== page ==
THE Industrial Estate Authority of Thailand (IEAT) is exploring working with Japanese technology company NEC Corp to determine the digital systems that will underpin the showcase Smart Park of Map Ta Phut Industrial Estate.
After discussions with NEC executives, Pasu Loharjun, the permanent secretary for industry and chairman of the IEAT, said the agency had been developing the smart park at the Map Ta Phut estate in Rayong province as a model of a digitally managed industrial estate in the Eastern Economic Corridor (EEC).
He said that NEC Corp, acknowledged for its innovation and technology, has been invited to lay down the systems - such as for communications, information technology, security and logistics - for business development. The smart park is scheduled to open in 2021.
IEAT governor Verapong Chaiperm said that, among NEC’s innovations, it is known for its facial recognition technology called NeoFace. The technology works in combination with surveillance cameras to combat crime and is being set up in smart cities across the world, Verapong said.
Investment amounting to hundreds of millions of baht in the smart park will be determined later as being best managed by a government to government (G2G) process, through the Japan International Cooperation Agency (Jica) or under a public-private partnership (PPP).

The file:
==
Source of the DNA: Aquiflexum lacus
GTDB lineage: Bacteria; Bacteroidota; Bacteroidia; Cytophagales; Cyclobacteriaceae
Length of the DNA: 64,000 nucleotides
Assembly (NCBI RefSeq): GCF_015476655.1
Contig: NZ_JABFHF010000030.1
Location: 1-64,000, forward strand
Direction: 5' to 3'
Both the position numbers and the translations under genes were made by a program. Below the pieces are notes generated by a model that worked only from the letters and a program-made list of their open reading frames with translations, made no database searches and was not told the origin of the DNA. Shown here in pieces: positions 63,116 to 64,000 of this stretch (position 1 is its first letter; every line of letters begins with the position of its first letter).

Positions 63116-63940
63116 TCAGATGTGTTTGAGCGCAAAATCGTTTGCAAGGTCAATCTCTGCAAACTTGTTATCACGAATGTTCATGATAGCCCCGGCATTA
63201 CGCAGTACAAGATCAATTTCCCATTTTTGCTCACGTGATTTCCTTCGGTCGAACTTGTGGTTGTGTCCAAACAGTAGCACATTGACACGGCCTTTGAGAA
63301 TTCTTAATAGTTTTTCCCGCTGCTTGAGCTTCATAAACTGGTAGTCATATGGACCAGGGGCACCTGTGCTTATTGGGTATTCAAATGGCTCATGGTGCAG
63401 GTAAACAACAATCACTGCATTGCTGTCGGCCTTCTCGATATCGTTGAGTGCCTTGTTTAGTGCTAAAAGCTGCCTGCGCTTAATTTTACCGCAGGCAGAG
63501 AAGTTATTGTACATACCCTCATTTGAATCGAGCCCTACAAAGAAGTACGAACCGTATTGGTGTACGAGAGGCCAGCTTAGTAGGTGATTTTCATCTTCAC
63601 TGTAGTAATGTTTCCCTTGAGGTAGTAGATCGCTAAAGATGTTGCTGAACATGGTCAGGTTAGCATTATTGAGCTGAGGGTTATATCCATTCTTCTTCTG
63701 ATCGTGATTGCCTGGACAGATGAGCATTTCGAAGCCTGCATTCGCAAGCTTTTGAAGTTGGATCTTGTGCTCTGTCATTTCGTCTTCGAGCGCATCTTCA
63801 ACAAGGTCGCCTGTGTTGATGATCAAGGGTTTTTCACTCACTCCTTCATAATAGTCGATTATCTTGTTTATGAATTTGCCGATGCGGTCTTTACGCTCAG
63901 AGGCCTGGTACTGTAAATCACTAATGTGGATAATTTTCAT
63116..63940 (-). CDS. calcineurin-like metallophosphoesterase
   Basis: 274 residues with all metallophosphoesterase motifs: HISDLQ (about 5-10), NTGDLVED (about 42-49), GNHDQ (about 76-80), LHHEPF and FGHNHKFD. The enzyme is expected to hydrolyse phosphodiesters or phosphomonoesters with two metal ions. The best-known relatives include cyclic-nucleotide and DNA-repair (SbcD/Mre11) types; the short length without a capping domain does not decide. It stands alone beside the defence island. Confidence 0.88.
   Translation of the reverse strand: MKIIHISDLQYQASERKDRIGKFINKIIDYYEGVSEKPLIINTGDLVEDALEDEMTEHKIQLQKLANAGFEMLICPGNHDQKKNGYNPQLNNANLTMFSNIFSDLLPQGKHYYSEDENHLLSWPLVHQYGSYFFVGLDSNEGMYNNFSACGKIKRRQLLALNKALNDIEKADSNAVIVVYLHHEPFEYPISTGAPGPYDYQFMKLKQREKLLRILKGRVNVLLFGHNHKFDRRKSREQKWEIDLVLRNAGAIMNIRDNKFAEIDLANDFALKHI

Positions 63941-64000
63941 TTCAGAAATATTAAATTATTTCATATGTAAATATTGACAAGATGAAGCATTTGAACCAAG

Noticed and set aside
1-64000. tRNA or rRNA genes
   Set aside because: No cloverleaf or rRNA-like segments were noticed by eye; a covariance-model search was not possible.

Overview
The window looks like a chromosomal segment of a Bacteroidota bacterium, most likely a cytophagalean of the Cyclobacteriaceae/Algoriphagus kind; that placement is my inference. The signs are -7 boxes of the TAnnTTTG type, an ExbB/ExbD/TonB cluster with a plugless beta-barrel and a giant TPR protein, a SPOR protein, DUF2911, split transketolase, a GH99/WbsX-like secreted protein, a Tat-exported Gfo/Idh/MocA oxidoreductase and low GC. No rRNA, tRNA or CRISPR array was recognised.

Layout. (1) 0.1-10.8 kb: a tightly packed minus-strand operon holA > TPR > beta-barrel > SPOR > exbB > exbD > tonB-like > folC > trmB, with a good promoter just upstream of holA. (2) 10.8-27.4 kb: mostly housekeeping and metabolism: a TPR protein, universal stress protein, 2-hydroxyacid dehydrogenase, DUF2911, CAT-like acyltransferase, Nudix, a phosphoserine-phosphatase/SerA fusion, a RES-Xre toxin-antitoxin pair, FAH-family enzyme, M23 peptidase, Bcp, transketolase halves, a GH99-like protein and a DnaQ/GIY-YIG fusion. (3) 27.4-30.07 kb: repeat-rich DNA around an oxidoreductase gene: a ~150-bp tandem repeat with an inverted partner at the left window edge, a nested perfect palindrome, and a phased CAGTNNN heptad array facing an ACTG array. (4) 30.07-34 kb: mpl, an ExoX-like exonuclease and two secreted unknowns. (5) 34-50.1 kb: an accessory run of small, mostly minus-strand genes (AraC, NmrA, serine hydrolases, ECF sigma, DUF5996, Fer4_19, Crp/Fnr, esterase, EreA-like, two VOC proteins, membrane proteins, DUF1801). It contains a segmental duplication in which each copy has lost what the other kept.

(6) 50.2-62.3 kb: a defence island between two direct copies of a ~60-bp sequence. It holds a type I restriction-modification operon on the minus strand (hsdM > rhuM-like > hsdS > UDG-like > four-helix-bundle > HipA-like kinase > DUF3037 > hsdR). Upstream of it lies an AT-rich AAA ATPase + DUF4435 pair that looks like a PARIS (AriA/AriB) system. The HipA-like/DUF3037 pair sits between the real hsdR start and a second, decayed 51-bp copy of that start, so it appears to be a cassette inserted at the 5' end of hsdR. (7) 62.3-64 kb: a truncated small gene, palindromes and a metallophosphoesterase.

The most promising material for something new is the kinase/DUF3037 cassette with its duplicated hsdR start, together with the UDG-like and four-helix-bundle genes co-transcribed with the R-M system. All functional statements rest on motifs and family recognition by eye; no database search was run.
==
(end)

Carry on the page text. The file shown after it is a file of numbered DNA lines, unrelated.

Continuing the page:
The smart park is seen as helping to drive development of the so-called S-Curve industries that are at the core of the government’s Thailand 4.0 vision. These industries include aviation and aerospace, robotics, logistics and other digital industries.
Yutaka Tomiyori, senior manager for business development at NEC, said that Asean and East Asia tend to see fast growth in smart city business as populations in the big cities will rise quickly with demand for security technology and solutions to traffic problems.
The place with the highest potential is Hong Kong, followed by Singapore, Thailand, Malaysia and Indonesia and each country is appropriate for different businesses, Tomiyori said.
Indonesia is suitable for security systems in sport stadiums and smart traffic systems, while Thailand is appropriate for security systems with face and fingerprint scans and smart CCTV surveillance cameras to detect irregularities and dangerous people or criminals, he said, adding that this capability should be extended to a smart city control centre in the future.
“NEC Corp has expertise in information and communication technology with different solutions in different areas.
If a city is an old city, sensors will be set up to upgrade it to a smart city and it will be more difficult than making a new city as a smart one,” Tomiyori said.
In regard to the EEC, a smart city plan has been proposed and discussed with Thailand with solutions to the security system, he said.
Tomiyori said NEC had no immediate plan for investment in the EEC but was open to participating with other Japanese companies in projects in the region.
Officials from the IEAT will conduct a study of a management model of Ota Market, Japan’s largest central wholesale market for fruit, vegetables and flowers for the proposed Eastern Fruit Corridor (EFC) in the smart park. The Ota Market is known internationally for its auctions.
The study will be conducted in a number of key areas: product inspection before auction; auction of all products through a computerised system with licensed bidders and middlemen; a bidder with the highest offer price as a winner; sanitary inspection of products; and product distribution in due time.